Spring-tooth harrow

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Modern Kverneland spring-tooth harrow
A 12 foot traditional style spring tooth harrow. Note how it is in four foot sections with manual levers to raise and lower

A spring-tooth harrow, sometimes called a drag harrow, is a type of tine harrow, and is a largely outdated piece of farm equipment. It uses many flexible iron teeth mounted in rows to loosen the soil before planting. It is set in the ground and raised manually and cannot be backed up; this is why it has been replaced by more modern equipment such as the chisel plow and field cultivator.

A drag harrow more specifically refers to a largely outdated type of soil cultivation implement that is used to smooth the ground as well as loosen it after it has been plowed and packed. It uses many flexible iron teeth usually arranged into three rows. It has no hydraulic functionality and has to be raised/adjusted with one or multiple manual levers. It is a largely outdated piece of farm equipment, having been replaced by more modern disc harrows and deeper, stiff-toothed rippers, however, smaller farmers still use them.[1]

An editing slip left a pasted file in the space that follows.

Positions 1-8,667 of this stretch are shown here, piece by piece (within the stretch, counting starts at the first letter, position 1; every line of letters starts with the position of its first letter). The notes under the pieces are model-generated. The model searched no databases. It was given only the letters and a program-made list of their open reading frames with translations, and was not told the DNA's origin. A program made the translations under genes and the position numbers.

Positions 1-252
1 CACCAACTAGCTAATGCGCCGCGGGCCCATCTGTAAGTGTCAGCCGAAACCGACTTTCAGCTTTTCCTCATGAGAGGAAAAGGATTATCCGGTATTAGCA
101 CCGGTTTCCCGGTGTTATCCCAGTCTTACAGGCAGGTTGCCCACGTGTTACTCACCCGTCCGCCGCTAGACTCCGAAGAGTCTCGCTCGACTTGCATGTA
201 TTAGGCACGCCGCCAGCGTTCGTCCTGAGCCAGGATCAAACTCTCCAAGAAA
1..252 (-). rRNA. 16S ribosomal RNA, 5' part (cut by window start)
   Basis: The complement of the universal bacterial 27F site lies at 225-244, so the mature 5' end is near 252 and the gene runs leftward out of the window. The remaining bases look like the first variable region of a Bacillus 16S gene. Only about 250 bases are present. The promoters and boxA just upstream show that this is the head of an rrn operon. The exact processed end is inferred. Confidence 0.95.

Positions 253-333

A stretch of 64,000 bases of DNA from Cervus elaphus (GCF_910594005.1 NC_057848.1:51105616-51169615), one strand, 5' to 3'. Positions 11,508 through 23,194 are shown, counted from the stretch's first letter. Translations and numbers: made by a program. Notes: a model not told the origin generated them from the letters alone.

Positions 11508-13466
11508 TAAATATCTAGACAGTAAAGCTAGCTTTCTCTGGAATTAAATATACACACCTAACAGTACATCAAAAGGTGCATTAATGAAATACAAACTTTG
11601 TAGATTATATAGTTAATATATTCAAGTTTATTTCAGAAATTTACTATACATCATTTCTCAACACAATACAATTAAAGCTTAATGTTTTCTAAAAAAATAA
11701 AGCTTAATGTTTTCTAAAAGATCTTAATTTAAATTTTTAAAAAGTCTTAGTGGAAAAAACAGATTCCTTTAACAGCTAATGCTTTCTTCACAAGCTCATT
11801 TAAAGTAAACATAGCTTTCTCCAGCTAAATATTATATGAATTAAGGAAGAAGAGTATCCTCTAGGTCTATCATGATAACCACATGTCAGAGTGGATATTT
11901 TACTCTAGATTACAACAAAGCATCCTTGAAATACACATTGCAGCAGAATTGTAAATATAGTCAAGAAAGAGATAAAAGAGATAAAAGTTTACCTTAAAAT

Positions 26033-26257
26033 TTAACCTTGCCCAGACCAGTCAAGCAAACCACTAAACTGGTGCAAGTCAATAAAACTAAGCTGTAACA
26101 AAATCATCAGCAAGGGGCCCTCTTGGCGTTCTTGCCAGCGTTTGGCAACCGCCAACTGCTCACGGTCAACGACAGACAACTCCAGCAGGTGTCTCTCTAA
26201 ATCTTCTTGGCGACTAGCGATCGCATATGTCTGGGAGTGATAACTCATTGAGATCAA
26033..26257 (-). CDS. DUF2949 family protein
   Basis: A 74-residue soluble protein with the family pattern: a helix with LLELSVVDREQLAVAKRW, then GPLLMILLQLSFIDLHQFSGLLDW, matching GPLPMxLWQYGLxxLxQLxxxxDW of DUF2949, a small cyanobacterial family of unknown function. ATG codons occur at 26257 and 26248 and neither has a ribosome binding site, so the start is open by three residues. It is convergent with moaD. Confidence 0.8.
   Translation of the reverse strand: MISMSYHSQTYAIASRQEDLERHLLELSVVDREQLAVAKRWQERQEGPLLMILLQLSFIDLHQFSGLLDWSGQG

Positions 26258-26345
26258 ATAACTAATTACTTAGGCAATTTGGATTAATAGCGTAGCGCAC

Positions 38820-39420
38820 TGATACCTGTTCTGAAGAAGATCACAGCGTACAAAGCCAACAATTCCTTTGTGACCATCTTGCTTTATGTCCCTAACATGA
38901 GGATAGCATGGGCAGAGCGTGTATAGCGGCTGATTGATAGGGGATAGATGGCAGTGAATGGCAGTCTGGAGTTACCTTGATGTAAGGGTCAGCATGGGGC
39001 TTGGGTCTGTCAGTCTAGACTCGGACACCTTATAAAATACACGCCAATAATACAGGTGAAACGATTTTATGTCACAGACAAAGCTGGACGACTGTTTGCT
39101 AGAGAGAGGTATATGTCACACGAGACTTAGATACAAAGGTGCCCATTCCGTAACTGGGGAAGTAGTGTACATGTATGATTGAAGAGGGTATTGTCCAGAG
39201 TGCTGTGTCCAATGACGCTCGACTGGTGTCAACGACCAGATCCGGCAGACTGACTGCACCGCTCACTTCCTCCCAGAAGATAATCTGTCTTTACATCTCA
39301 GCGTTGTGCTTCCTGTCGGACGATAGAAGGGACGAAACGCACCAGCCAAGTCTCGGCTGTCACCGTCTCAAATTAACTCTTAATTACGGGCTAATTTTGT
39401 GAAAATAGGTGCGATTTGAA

Uses[edit]

A drag harrow is used to loosen and even out soil after it has been plowed and packed. The drag harrow also kills some weeds that may be present, but it is not very efficient in doing so, and it is not one of its primary functions.

In modern times[edit]

The non-hydraulic drag harrow is not often used in modern farming as other harrows have proven to be more suitable, such as the disc harrow. Another reason they are not often used is because they cannot be controlled hydraulically, meaning that the operator is required to dismount from the tractor to adjust it or unclog it. However it is used as a drag behind several other implements such as a rod weeder. Due to their low cost and simplicity, old fashioned are still widely used by small farmers.[1]

See also[edit]

Drag harrows can be a name used for several different types of equipment. A spike tooth harrow or flex harrow is often called a drag harrow and is in use extensively throughout the US for seedbed preparation and for grooming grassland pastures. See also:

References[edit]

  1. ^ a b "Drag Harrow". Retrieved 15 August 2011. 

External links[edit]

Media related to Spring-tooth harrows at Wikimedia Commons